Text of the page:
Statement by Rabbi David Saperstein, Director, Religious Action Center Of Reform Judaism, in Opposition to the Workforce Reinvestment and Adult Education Act
May 7, 2003
Cannon House Office Building Terrace
Contact:Alexis Rice or Randi Levine
I am proud to stand today with these distinguished Members of Congress and religious leaders in strong opposition to legislation that threatens to turn back the clock on civil rights. The Workforce Reinvestment and Adult Education Act (H.R. 1261) would authorize government-funded discrimination, allowing "faith-based" job training programs to use government money to fund jobs that require employees to adhere to specific religious tenets. It would violate a fundamental notion of our civil rights laws-that government money should never be used to discriminate.
It would be appropriate, and, in my opinion, Constitutional, to grant a narrow exemption to religious organizations that receive money from the government enabling them to fulfill their religious mission by hiring some supervisory staff based on religion. However, the blanket authorization for religious discrimination in hiring that this bill allows is unconscionable. We live in a nation where we expect to be hired or fired, promoted or demoted in a government-funded job based on our qualifications, not based on our most personal religious beliefs or on our religious identity.
As highlighted in a current court case, Georgia's United Methodist Children's Home, which receives nearly half of its funding from the government, refused to hire Alan Yorker, an experienced social worker, because he is Jewish. In fact, an interviewer admitted that the Home filters out applications that have Jewish-sounding names. Experience teaches us that a broad exemption for religious organizations (that would allow them to consider religious identity or religious values as hiring criteria) would breed widespread discrimination permitting religious groups to use government money to discriminate based on sexual orientation, race, and marital status. Such discrimination led the government-funded Kentucky Baptist Home for Children to fire Alicia Pedreira because she is a lesbian and does not share her employer's religious beliefs about homosexuality. It is unacceptable that our taxpayer dollars will fund jobs for which we need not bother applying because our last name is Cohen, because we believe that regardless of sexual orientation all humans are created in God's image, because, despite all our training and qualifications, we do not worship God in the same way as an employer. A defining concept of America is its guarantee that our status as citizens will never depend on our religious beliefs and practices.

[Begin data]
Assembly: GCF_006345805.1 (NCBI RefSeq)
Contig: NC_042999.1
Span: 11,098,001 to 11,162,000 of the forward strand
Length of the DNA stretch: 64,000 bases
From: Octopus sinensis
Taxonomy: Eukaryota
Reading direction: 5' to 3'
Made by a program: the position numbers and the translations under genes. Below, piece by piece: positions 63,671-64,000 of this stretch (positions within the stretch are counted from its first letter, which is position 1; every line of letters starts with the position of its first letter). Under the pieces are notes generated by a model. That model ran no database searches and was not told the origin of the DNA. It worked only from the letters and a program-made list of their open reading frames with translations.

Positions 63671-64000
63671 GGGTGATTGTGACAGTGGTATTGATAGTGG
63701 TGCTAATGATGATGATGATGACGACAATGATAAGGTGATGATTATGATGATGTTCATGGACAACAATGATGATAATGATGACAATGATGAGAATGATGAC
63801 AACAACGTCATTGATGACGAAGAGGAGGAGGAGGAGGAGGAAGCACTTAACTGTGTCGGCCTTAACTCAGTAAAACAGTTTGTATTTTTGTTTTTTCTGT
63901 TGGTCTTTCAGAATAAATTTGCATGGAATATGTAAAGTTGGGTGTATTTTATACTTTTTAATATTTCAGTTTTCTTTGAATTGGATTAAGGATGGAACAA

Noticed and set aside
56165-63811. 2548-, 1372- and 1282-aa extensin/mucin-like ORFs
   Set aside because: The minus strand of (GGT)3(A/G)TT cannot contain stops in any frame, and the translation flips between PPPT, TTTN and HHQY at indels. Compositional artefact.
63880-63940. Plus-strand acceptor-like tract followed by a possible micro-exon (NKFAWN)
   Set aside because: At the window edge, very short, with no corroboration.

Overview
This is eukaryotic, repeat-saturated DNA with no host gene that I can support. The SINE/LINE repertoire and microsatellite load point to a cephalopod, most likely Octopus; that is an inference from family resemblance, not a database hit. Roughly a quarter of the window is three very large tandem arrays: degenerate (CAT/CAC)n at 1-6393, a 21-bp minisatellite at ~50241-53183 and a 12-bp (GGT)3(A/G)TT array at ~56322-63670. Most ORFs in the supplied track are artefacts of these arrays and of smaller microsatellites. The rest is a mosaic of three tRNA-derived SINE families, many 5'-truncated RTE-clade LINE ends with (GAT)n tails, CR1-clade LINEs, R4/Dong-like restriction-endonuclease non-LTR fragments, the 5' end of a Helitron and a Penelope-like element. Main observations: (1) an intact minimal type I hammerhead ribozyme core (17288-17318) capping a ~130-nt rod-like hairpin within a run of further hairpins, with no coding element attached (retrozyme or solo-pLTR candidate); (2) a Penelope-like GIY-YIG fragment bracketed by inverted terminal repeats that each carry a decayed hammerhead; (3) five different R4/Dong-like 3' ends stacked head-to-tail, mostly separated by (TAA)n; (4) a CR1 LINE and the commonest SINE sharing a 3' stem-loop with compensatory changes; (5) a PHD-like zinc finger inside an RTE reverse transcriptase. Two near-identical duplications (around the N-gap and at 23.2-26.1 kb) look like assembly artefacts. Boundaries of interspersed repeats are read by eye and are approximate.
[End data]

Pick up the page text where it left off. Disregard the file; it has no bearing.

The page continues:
The exemption proposed in the Workforce Reinvestment and Adult Education Act is unnecessary. Faith-based job training programs do not need to hire line workers on the basis of religion to have an effective program, and government-funded religiously affiliated organizations have long hired staff to provide social services without regard to religious affiliation. Religious beliefs do not change the way that a staff member teaches résumé writing or helps file claims for unemployment insurance. Christians, Jews, Muslims, and Buddhists use the same criteria to determine eligibility for Welfare-to-Work programs. One month ago, the Senate acknowledged that government-funded discrimination is unneeded and unwise when it removed charitable choice provisions from the Charity Aid, Recovery, and Empowerment Act.
Sometimes, there is a proposal that places our commitment to preserving civil rights and religious liberty at odds with our commitment to pursuing economic justice and helping those in need. The Workforce Reinvestment and Adult Education Act (H.R. 1261), however, is not such a bill. Equally alarming as the civil rights concerns is the fact that this bill ignores the distinct needs of low-income workers, dislocated workers, youth, and adults by consolidating funding streams into a single block grant to states. It would pit the needs of low-income workers against the needs of those who are unemployed. This bill would not help achieve the highest level of tzedakah, helping people become self-sufficient.
The notion that a government-funded job training program run by a Protestant church could place a job notice in the newspaper reading "Jews, Catholics, Muslims need not apply," or "No unmarried mothers will be hired" is deeply and profoundly troubling to many in the religious community, on Capitol Hill, and, according to an April 2001 Pew Forum poll on this issue, to seventy-eight percent of the American public. This bill poses a real threat to religion, government, and the value of equal opportunity. Let Congress demonstrate both its commitment to helping people find and maintain jobs and its objection to government-funded religious discrimination by defeating the Workforce Reinvestment and Adult Education Act.
The Religious Action Center of Reform Judaism is the Washington office of the Union for Reform Judaism, whose over 900 congregations across North America encompass 1.5 million Reform Jews, and the Central Conference of American Rabbis(CCAR) whose membership includes over 1800 Reform rabbis.